Do something every day that scares you. Every day? Really? Wouldn’t that be exhausting? I’ve been pushing against my comfort boundaries and have noticed that the harder I push, the bigger the reward. It’s different for all of us, no doubt. The trick is to keep nudging things along, dipping toes in water to see how it feels.
My main problem tends to be my (loud) inner critic. She has a field day when I start to step towards the edge, always quick to leap up and hold me back, keen to keep me safe. To be fair, the comfort zone cushions are nice and squishy. Why would you leave the area and risk the discomfort of regret or failure?
A while back, we planned to leave our jobs, sell our house, and pack everything into a van to live on the road for a year. The inner critic once again started shouting. It’s dangerous out there! What if something goes wrong miles from home? You don’t even speak the languages of those countries! (Also, I’ve heard there are wolves in Scandinavia). And so on. We felt the fear and did it anyway. And it was an unforgettable experience, leaving us with memories of a lifetime.
I had always wanted to record my voice and maybe even feature on the radio some day. But your voice sounds weird! And you don’t know the first thing about recording things! I felt the fear and did it anyway. And now I’m a regular contributor on BBC Radio Ulster sharing thoughts for the day.
More recently, when I accepted a job as a storyteller visiting prisons to lead sessions with women and young people, the voice was filled with anxiety as it spoke about safety and failure. I felt the fear and did it anyway. And already I’ve learned so much about life’s twists and turns from some amazing people.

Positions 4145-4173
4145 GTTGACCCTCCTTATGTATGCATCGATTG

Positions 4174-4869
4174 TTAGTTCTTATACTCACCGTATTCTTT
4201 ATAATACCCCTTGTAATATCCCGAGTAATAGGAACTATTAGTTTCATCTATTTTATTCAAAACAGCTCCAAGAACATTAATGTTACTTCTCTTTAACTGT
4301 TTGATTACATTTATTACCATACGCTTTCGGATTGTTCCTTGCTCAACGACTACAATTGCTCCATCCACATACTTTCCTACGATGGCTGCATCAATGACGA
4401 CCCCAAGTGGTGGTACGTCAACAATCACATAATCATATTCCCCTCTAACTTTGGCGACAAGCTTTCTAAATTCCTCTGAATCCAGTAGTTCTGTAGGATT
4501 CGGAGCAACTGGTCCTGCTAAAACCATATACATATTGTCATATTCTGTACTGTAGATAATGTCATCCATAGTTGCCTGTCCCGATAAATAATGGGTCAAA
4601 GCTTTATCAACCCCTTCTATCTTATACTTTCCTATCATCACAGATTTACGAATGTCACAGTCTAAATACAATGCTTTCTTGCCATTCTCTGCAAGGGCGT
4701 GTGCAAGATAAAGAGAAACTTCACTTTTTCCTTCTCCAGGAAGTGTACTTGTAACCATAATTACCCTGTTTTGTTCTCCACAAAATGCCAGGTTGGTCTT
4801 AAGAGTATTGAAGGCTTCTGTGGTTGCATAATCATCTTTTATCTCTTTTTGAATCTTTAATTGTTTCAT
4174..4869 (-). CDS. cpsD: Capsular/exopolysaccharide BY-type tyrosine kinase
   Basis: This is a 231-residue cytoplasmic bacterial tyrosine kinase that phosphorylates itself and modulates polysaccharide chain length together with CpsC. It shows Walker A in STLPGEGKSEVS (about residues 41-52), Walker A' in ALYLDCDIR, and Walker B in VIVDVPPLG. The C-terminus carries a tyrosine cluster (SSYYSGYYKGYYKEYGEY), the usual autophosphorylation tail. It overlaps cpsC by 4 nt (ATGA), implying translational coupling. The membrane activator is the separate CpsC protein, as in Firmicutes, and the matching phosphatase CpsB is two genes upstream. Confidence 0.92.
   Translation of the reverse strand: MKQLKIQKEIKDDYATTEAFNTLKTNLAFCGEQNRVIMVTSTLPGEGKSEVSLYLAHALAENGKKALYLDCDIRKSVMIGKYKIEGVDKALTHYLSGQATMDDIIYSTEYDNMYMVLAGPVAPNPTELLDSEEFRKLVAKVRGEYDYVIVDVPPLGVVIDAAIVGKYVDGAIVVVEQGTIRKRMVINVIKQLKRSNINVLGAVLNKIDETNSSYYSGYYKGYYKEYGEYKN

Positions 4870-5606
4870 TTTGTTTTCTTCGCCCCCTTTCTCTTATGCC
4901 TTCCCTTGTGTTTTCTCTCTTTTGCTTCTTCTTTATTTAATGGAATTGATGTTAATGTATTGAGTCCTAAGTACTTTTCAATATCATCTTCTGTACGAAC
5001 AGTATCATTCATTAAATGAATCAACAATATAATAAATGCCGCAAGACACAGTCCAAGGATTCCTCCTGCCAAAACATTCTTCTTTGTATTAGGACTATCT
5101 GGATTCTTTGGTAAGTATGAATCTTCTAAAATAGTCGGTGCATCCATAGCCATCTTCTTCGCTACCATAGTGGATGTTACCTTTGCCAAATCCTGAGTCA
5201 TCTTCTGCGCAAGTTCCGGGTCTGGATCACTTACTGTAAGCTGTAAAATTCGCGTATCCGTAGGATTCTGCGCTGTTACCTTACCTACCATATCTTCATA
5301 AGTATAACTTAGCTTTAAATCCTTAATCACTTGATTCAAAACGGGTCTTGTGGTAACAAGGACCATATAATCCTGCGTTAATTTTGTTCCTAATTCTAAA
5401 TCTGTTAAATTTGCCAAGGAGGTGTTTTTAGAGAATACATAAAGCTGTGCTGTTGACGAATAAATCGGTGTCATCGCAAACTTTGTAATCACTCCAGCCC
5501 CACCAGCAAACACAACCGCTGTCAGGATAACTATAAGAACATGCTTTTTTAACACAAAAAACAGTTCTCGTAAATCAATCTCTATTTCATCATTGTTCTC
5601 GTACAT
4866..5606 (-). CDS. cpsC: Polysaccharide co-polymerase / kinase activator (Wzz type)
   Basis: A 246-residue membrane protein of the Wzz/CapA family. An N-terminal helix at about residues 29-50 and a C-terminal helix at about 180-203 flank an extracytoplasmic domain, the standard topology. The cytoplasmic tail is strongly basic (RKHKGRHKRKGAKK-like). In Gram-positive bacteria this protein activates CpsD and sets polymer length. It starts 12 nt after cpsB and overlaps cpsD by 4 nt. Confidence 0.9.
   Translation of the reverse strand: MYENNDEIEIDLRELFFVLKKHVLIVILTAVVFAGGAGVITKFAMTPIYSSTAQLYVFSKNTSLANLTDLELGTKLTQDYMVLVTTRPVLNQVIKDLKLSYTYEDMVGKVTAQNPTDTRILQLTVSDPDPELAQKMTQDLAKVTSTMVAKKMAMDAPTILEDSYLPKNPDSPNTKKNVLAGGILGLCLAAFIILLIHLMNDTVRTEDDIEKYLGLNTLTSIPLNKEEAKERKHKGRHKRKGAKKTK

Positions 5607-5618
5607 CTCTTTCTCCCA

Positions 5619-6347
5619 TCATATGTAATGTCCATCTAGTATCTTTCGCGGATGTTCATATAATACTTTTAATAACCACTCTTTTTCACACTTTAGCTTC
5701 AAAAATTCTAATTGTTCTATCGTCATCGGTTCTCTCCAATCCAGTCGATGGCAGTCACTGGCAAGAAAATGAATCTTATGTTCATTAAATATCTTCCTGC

All of these things involved stepping out of my comfort zone, just to see what would happen. It wasn’t always easy. Sometimes I second-guessed myself, sometimes I thought I’d make a mistake, but mostly I found that life rewarded my courage with newly-formed self-belief.
There’s nothing quite like the feeling that comes from pushing yourself (even a little) and living to tell the tale. I wonder what’s around the next corner…I’m up for giving it a go.
Are you frightened? There’s so much going on in the world right now and I, for one, am feeling it. We humans have all sorts of emotions, and they rattle around competing for control of our bodies and behaviours as we make our way in the world. Fear is strong. It can result in illness, life-limiting phobias, broken relationships, inability to thrive. And we run and hide in an attempt to stay safe.
We fear death, rejection, failure. These things happen all the time and so we feel justified. In the midst of a second wave of a global pandemic I am fearful about my health and the health of my loved ones. I’m fearful about the future of democracy. I’m fearful about financial insecurity. I’m fearful that the planet won’t survive. All big things wouldn’t you agree? The list could overwhelm. But what if we looked at those fears – really looked – and decided to sit with them and talk to them? Would they change their shape?
In 1920 a now infamous study took place in the US. The ‘Little Albert’ experiment sought to show conditioning by inducing fear through loud noise. A white rat was introduced to little Albert (aged 11 months) who initially remained calm, he was simply interested in something he’d never seen before. But following several more meetings with said rat, including loud bangs each time, he grew frightened. And his fear remained. (Look this up on YouTube if you want to see what scientists used to get away with – how far we’ve come!)
Aside from the countless ethical issues this is a sad outcome. Perhaps we are born naturally curious and fear is learned after all. Our ancient lizard brain processes it instantly as information arrives in the amygdala without time to think or plan our response. This stood us in good stead when dangers involved being eaten by predators but in modern life all sorts of different kinds of triggers can still provoke that primal response – immediate, frightening, requiring fight or flight. Run first, ask questions later.
But those physiological responses such as nausea or a quickening heart rate can also invoke tingly butterflies, excitement, even awe, but only when we pause to look and ask questions. Curiosity seeks information and information leads to knowledge and knowledge is power.
Fear and curiosity cannot co-exist. Be curious. Ask questions. And maybe, just maybe, your fears will recede.